Guest Post: Writing My Heart

February Grace author photo

I’m very pleased to welcome my friend, February Grace, our first guest blogger at The Writing Life.

Writing My Heart

By February Grace

I’m always somewhat taken aback when people ask me why I wrote a particular story; but never before has it been more difficult to explain than it is with my fifth novel, published this month by Booktrope, called WISHING CROSS STATION.

You see, it’s a darker story than ones I’ve told in the past through my novels, and seeing that work, ‘dark’, in the description has given some people who are familiar with my work pause.

Why did I choose to write darker subject matter and tone than on previous projects?

Why did I choose to write a book about a time-traveling college student who gets himself into more than he ever bargained for?

After thinking of possible answers to those questions and especially the first one, “Why?” I realized the answer is incredibly simple.

I wrote my heart.

With each of my books I have written what was in my heart; and I know that’s not exactly what is in style these days, but it is the only way I can write. If I tried to write to market trends or predictions and forecasts then the magic of words; the power that the characters have to take up residence in my soul and dictate their stories to me, would be all but completely lost.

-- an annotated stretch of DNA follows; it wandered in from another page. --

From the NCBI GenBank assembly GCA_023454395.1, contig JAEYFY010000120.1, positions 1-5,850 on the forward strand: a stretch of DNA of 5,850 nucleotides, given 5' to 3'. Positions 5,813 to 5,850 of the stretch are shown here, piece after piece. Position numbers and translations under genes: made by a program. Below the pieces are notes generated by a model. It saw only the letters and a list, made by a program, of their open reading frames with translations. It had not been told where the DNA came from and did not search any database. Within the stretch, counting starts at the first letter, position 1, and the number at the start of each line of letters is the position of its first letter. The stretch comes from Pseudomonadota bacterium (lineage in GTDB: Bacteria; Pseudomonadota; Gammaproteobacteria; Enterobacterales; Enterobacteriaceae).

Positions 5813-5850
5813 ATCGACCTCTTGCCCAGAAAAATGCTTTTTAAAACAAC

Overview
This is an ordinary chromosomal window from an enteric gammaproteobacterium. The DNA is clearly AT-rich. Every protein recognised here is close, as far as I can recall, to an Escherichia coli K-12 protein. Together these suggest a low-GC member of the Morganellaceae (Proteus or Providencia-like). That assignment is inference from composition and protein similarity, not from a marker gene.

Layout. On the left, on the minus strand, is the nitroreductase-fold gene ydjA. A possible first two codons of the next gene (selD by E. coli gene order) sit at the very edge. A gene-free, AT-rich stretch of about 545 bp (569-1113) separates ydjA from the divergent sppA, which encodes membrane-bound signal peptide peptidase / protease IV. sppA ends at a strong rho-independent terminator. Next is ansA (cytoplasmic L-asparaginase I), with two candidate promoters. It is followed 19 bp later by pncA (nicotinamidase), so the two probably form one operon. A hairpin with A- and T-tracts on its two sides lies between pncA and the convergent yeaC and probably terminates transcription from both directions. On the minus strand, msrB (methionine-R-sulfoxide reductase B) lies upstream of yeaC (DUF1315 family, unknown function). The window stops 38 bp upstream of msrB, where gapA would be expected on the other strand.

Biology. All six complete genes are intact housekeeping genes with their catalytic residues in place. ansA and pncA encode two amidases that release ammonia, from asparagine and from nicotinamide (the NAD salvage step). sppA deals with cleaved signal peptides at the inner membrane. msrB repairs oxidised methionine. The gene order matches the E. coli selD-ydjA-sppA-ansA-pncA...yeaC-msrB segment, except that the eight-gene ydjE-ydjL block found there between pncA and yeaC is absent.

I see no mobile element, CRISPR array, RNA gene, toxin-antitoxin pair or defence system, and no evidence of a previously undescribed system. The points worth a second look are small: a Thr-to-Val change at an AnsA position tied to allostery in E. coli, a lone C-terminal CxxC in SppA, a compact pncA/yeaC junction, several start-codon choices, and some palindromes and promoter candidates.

I know what they say about selling books, about branding, about… everything that authors are supposed to be paying attention to these days if they want to be successful.

That brings me to what I have, at the age of 44, come to define as success.

It is something different than I even might have thought it was a year ago; certainly five years ago, if you asked me what being a successful writer meant.

To me, now, being a successful writer is about telling the tales of those in my heart, wherever they may come from (whether from a painting I’ve done, as did Marigold in WISHING CROSS STATION, or from an event in my life that made me experience a certain feeling I needed and wanted to express in fiction in another way.) That way they have their chance at life, their chance to find hearts that will connect to them on a soul-level, even though they happen to be fictional people.